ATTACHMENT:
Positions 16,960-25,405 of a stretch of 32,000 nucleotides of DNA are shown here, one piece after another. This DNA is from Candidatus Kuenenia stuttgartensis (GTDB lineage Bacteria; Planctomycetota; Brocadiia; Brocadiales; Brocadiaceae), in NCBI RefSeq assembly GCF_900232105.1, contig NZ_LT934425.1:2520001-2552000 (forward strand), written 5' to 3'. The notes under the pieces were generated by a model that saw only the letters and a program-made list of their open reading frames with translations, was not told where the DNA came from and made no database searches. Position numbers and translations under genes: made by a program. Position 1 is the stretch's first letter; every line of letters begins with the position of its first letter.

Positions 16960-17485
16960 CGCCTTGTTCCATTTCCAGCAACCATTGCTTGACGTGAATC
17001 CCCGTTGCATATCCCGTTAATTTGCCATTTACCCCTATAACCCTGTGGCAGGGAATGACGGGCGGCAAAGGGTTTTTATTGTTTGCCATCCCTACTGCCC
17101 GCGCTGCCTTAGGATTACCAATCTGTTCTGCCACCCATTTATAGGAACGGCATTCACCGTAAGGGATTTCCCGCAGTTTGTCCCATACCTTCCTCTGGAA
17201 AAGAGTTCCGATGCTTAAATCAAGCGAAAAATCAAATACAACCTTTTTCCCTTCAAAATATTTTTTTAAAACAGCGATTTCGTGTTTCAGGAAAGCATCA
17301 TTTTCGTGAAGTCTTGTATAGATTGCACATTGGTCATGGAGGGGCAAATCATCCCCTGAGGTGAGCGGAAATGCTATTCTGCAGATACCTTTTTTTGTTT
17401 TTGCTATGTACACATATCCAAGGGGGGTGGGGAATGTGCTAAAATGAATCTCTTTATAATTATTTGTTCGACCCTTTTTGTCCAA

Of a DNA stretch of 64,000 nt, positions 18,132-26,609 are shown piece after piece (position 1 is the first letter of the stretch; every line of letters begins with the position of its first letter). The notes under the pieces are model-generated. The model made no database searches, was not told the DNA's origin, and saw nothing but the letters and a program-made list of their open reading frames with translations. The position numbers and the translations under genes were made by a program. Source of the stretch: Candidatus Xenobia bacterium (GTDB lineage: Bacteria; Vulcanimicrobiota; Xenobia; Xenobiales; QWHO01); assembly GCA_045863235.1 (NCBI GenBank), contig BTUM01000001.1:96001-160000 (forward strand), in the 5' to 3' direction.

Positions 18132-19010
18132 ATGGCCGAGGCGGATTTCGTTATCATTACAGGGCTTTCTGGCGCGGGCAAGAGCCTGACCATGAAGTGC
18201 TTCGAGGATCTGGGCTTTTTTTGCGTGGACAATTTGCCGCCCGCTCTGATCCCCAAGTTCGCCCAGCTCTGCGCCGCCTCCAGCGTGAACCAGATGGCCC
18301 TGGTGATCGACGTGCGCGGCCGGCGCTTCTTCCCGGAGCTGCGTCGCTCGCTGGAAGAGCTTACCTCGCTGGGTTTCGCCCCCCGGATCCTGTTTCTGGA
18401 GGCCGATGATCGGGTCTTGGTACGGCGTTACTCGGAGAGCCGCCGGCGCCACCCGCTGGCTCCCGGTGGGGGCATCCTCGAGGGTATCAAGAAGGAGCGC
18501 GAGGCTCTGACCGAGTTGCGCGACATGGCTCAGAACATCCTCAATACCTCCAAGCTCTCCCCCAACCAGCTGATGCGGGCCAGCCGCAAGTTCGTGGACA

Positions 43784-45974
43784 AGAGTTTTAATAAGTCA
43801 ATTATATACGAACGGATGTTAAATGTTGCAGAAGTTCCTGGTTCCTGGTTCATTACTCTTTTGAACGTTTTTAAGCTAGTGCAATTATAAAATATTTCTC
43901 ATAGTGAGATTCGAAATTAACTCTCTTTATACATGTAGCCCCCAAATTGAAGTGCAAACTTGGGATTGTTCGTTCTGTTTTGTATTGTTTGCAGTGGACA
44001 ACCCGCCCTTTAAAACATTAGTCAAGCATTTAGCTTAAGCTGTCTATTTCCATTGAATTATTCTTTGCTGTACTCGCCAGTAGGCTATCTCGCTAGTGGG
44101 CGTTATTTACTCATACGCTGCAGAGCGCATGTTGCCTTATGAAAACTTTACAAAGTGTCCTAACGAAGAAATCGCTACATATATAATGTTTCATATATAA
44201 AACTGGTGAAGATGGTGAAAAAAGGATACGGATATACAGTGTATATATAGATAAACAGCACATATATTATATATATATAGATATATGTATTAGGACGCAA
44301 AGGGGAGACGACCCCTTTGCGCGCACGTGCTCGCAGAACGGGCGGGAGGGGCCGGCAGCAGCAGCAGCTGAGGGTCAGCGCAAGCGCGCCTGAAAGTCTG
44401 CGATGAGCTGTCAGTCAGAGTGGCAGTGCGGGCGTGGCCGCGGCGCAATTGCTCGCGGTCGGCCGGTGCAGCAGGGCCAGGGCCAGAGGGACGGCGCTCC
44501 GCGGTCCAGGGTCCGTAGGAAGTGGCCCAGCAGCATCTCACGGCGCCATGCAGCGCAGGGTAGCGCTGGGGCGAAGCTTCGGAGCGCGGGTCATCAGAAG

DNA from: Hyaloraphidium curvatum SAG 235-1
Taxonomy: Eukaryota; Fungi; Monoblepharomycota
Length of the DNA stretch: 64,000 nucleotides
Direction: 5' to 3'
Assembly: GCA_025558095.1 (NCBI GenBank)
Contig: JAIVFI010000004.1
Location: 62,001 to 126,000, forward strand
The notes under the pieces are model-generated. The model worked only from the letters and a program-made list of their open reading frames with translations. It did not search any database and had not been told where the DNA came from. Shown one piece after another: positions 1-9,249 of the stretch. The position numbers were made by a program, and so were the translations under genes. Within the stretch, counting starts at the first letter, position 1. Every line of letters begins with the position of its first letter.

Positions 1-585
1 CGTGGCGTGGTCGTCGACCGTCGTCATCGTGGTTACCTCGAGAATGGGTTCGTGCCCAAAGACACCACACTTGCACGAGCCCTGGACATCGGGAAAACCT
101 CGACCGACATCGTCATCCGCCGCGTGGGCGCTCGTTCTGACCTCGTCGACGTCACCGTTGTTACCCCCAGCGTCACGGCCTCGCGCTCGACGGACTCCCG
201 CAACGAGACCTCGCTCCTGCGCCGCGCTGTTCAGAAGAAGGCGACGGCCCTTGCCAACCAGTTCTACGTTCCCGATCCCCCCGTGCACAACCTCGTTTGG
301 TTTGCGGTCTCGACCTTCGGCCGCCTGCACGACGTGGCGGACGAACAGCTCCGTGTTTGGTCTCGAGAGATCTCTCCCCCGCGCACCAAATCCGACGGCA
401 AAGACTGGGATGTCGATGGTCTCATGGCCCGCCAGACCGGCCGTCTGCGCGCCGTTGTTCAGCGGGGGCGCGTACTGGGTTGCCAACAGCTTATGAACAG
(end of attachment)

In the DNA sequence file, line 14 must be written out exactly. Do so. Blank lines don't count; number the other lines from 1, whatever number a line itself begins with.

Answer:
18401 GGCCGATGATCGGGTCTTGGTACGGCGTTACTCGGAGAGCCGCCGGCGCCACCCGCTGGCTCCCGGTGGGGGCATCCTCGAGGGTATCAAGAAGGAGCGC